During the 18th and 19th century milk could be a source of illness. Leaving aside adulteration, the way milk was produced and transported allowed harmful micro-organisms to multiply. Milk cows were often kept in overcrowded conditions, equipment was not always cleaned properly and the lack of refrigeration made things worse. Tuberculosis was one of the diseases that could be spread by contaminated milk but the lack of certainty about how the disease spread meant there was plenty of room for disagreement. Some argued that the milk supply could be cleaned up by good hygiene practices alone. Others argued that pasteurization of milk was absolutely essential. There were even voices suggesting that the best solution would be for the government to take over milk production as in this 1899 Fabian Society leaflet.
Of all the people who helped clean up the milk supply the Medical Officers of Health deserve a special mention. These government officials, who began to be appointed from the mid-19th century, gathered evidence on a range of public health matters including the milk supply. They inspected milking parlours, visited dairies, tracked the spread of disease and reported on the cause of deaths in their area. All of which helped to persuade others of the need for improvements. Some changes were slow to come. Franz Ritter von Soxhlet (1848-1926) proposed a way destroying the harmful bugs in milk by heating it, i.e. pasteurization in 1886 but British diary farmers resisted compulsory pasteurization. It wasn’t until 1949 that it became standard practice across the UK.
This book by Hannah Velten provides more information about the history of milk.
The classic green tin was introduced in 1885 and the design has hardly changed since then.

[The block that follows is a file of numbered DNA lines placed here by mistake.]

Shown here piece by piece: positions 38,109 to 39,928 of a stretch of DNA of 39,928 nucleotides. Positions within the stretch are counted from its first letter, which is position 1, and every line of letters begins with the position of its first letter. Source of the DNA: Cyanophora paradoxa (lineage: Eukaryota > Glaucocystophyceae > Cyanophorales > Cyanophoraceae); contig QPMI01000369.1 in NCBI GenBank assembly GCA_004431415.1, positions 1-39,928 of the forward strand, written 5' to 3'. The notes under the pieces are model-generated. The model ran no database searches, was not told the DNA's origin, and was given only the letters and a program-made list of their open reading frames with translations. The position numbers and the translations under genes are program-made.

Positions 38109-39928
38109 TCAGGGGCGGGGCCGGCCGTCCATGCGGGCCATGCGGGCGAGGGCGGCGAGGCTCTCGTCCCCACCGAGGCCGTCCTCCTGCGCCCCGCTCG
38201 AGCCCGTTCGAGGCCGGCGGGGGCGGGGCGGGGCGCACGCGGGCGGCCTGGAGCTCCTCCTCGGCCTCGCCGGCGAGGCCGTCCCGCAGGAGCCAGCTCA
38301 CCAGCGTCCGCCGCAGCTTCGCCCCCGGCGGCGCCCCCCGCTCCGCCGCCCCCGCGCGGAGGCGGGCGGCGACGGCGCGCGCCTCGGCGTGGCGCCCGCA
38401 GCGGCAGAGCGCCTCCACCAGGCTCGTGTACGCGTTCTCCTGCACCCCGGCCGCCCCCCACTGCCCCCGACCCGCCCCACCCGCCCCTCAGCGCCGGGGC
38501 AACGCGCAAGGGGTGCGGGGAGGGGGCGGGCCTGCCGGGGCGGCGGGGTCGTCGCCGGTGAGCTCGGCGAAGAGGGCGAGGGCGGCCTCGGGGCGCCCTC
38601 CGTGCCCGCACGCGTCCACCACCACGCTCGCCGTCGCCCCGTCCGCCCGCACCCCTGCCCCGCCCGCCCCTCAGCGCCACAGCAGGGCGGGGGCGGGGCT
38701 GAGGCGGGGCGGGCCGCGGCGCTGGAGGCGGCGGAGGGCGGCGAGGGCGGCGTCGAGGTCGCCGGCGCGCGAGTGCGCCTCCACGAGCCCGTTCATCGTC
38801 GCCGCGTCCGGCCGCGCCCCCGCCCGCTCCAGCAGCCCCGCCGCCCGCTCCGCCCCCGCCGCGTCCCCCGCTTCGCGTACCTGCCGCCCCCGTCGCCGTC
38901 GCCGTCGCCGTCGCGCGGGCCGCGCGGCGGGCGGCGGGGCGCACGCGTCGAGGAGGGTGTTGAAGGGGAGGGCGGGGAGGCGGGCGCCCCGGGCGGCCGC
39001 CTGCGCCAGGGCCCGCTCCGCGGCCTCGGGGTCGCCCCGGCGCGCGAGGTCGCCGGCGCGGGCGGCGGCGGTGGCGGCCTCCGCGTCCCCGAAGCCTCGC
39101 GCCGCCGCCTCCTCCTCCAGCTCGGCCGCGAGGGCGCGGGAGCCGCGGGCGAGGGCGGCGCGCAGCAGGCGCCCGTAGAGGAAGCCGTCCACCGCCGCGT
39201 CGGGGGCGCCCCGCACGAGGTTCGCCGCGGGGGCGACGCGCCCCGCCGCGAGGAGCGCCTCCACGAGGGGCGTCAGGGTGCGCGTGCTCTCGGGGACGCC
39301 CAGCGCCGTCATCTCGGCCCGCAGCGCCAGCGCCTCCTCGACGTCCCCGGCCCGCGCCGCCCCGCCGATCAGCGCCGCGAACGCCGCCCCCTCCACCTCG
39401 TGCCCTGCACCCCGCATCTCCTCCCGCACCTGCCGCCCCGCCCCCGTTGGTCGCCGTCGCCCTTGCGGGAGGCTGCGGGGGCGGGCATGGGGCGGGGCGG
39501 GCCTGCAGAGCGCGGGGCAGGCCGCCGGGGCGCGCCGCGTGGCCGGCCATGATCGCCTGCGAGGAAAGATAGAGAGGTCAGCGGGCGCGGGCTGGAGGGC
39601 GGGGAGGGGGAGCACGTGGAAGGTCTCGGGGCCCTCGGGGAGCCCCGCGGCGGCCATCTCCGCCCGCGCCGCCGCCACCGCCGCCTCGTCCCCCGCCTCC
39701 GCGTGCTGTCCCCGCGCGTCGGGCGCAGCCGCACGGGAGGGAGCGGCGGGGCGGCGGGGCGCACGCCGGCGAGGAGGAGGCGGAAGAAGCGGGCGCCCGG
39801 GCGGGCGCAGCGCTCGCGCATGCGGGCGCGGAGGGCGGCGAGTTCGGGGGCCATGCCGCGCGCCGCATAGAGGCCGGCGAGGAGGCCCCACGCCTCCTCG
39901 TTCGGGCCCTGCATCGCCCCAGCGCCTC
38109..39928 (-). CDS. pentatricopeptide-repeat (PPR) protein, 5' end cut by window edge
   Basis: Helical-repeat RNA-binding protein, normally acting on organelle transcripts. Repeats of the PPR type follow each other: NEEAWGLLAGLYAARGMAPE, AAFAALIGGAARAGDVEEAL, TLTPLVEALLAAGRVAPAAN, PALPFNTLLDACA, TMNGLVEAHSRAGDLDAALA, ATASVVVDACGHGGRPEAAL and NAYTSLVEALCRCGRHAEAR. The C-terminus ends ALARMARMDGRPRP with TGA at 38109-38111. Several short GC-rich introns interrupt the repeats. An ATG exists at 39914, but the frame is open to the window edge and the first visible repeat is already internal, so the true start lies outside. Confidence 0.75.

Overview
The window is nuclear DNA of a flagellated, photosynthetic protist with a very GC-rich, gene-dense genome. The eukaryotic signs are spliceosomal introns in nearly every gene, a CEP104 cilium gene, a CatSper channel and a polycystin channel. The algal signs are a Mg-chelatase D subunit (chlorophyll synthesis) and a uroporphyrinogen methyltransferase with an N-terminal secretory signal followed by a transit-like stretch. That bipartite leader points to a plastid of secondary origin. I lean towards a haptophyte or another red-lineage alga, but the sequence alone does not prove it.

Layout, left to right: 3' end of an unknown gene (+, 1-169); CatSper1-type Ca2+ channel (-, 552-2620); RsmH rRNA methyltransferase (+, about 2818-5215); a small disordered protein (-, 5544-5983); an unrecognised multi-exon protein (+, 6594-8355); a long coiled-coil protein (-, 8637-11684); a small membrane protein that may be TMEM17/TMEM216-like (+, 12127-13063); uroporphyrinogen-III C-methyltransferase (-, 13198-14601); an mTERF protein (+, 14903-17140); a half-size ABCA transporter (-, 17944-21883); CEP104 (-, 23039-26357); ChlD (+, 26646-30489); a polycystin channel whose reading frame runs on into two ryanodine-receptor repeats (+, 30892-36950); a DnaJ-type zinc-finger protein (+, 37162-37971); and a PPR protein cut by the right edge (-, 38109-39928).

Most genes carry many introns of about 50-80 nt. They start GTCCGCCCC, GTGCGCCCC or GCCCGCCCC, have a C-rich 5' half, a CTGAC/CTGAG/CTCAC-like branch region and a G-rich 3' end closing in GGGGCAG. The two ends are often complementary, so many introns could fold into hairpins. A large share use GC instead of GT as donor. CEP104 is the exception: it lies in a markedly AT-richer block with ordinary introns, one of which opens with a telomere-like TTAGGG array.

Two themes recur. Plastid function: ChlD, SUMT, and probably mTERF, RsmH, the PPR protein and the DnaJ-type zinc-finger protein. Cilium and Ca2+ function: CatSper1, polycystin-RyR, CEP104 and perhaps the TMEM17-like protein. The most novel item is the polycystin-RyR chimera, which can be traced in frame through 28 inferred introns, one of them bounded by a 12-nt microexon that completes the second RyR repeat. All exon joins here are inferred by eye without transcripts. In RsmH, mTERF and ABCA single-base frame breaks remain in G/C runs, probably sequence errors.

Abram Lyle (1820–1891) was responsible for producing and selling an awful lot of golden syrup.
Abram was born in Greenock, a Scottish port near Glasgow, which was heavily dependent on the sugar trade. He attended a good local school until he was apprenticed to a lawyer at the age of 12. Later Abram joined his father’s cooperage firm. In addition to barrel making Abram developed a shipping business with his friend, John Kerr, which grew to be one of the largest in Greenock and made both men rich. Abram and John expanded into sugar refining in the mid 1860s. It was probably at the Glebe Sugar Refinery that a syrup by-product of the refining process, originally known as “Goldie” was first made and sold to staff and locals.
Abram Lyle by an unknown artist. Image from Wikicommons.
In 1881, Abram bought land in Plaistow, East London and began building a sugar refinery. His sons managed this refinery on the banks of the Thames while Abram remained in Scotland. In 1883, as the Plaistow refinery was getting established, Lyle’s and Sons suffered large losses due to a dramatic fall in the price of raw sugar. The value of the sugar they were importing collapsed while en-route to Britain. The Lyles’ businesses looked shaky. Abram sold the cooperage business, his only steam ship and persuaded the bank to extend their credit.
Golden syrup was their salvation. Abram insisted that the refinery pushed ahead with production and Golden Syrup was profitable. Part of the Plaistow refinery was devoted to making this partially inverted sugar syrup. The Plaistow refinery became part of Tate & Lyle in 1921 and continued to produce Golden Syrup. In 2010 it was sold to American Sugar Refining.
For more about the worker’s lives at Plaistow in the 20th century see the recently published book The Sugar Girls.